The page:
Author: Caitlin Hull

Caitlin Hull

As an associate in Dorsey’s Trial Group, Caitlin utilizes strategic, creative thinking to represent clients in a variety of complex business cases and commercial disputes, including matters before both state and federal courts. She believes that communication is key to efficiently and effectively resolving disputes. In addition, Caitlin is committed to an active pro bono practice.

View Full Bio on Dorsey

Granston Memo in Action: Eighth Circuit Affirms Government Dismissal of FCA Claims Related to Minnesota Bridge Collapse

Caitlin Hull

Just days after the twelfth anniversary of the Minnesota 35W bridge collapse, the Eighth Circuit summarily affirmed the dismissal of a False Claims Act case alleging that Minnesota government officials conspired to submit false claims and obtain $250 million in federal funding. United States ex rel. Davis v. Hennepin Cty., No: 19-2298 (8th Cir. Aug. 14, 2019). Focused on the aftermath of the 35W bridge...

Supreme Court Settles Circuit Split and Reads the False Claims Act Statute of Limitations Provision Broadly in Boon to Relators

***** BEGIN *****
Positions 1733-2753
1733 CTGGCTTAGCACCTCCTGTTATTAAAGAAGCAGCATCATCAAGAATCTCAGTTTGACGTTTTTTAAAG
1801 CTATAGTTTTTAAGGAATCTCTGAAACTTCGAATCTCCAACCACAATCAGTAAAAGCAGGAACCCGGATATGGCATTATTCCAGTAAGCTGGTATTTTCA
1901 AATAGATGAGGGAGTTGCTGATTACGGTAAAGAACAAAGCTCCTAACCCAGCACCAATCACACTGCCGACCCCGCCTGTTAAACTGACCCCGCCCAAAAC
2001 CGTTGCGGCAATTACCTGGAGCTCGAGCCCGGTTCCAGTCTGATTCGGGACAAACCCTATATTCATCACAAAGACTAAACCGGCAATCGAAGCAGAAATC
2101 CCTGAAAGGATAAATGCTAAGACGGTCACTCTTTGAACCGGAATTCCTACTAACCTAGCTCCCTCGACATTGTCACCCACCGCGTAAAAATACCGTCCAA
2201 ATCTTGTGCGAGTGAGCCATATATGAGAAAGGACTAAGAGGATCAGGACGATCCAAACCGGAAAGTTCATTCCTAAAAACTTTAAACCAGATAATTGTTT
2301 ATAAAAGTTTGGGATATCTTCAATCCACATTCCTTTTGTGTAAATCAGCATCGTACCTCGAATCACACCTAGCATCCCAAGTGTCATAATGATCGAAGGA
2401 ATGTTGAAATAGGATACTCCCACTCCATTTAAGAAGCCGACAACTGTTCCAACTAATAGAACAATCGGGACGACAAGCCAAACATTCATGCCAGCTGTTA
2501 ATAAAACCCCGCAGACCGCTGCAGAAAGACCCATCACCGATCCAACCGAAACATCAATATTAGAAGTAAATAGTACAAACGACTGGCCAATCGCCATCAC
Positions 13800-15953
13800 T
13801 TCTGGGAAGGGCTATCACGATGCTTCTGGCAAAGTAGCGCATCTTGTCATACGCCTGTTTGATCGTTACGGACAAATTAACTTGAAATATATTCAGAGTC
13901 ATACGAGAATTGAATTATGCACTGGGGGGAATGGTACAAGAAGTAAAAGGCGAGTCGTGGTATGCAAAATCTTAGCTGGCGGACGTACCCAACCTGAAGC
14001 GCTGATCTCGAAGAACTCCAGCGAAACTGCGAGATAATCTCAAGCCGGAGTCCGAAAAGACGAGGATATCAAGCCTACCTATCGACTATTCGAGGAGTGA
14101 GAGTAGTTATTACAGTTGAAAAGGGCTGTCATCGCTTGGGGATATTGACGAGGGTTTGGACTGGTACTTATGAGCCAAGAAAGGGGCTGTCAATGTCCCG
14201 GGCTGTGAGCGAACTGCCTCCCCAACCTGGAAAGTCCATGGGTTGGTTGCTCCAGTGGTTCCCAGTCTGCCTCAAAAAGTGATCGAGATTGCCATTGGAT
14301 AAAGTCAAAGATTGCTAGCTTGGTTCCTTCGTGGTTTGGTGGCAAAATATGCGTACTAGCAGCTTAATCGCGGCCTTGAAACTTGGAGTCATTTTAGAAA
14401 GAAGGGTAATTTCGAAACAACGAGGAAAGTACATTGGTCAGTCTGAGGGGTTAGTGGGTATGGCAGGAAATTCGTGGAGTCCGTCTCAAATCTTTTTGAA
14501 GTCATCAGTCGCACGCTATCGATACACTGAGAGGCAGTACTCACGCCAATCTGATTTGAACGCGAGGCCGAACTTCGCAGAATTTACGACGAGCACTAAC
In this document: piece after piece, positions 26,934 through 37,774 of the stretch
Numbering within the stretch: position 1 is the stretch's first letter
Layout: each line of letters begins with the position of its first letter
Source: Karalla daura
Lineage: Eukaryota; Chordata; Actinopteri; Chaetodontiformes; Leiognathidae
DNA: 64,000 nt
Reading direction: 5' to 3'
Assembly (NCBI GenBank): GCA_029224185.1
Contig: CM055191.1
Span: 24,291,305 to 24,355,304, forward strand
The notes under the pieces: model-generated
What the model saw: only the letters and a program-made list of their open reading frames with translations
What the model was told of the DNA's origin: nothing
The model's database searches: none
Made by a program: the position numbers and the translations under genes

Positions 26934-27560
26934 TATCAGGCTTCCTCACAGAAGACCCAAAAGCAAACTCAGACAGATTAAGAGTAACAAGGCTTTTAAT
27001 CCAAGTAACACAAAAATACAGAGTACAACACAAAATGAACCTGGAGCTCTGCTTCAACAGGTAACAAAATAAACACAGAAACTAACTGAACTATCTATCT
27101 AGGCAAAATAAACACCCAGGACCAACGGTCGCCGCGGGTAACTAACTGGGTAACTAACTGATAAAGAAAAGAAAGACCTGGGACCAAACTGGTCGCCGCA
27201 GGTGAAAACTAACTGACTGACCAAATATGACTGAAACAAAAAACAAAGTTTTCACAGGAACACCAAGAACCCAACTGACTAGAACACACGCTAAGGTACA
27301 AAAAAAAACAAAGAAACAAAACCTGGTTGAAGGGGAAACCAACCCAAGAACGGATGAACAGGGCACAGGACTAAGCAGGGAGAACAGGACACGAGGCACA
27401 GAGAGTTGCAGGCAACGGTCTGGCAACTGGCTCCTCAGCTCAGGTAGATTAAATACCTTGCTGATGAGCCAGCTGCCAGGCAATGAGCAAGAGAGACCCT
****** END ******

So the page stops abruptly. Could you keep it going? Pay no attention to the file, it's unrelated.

Caitlin Hull

On May 13, 2019, the U.S. Supreme Court decided Cochise Consultancy, Inc. v. United States ex rel. Hunt, No. 18–325, and resolved a circuit split regarding the statute of limitations for an FCA claim brought by a relator between six and ten years after a violation, but less than three years after the government knew or should have known the relevant facts. The Court held...

Tribal Employees Cannot Shake FCA Claims Pleaded with Particularity When Sued in Their Personal Capacities

Caitlin Hull

Seven years after filing their initial complaint, a Montana federal court ruled that plaintiffs’ FCA action—at least on some claims and against some defendants—may finally proceed. Cain v. Salish Kootenai Coll., Inc., No. CV-12-181-M-BMM, 2019 U.S. Dist. LEXIS 26955 (D. Mont. Feb. 20, 2019). In 2012, plaintiffs, as relators in a qui tam action, alleged that a tribal college, its board of directors, and various...

Two Recent Justice Department Memoranda May Have Significant Consequences for Pending and Future False Claims Act Enforcement

Caitlin Hull

In recent weeks, the United States Department of Justice (“DOJ”) issued two memoranda that might change the calculus of False Claims Act (“FCA”) cases.  The memoranda at a minimum provide organizations with new—or at least invigorated—defenses to qui tam actions and civil enforcement matters. First, on January 10, Michael Granston, Director of DOJ’s Civil Frauds section, issued a memorandum encouraging DOJ trial attorneys to consider dismissing...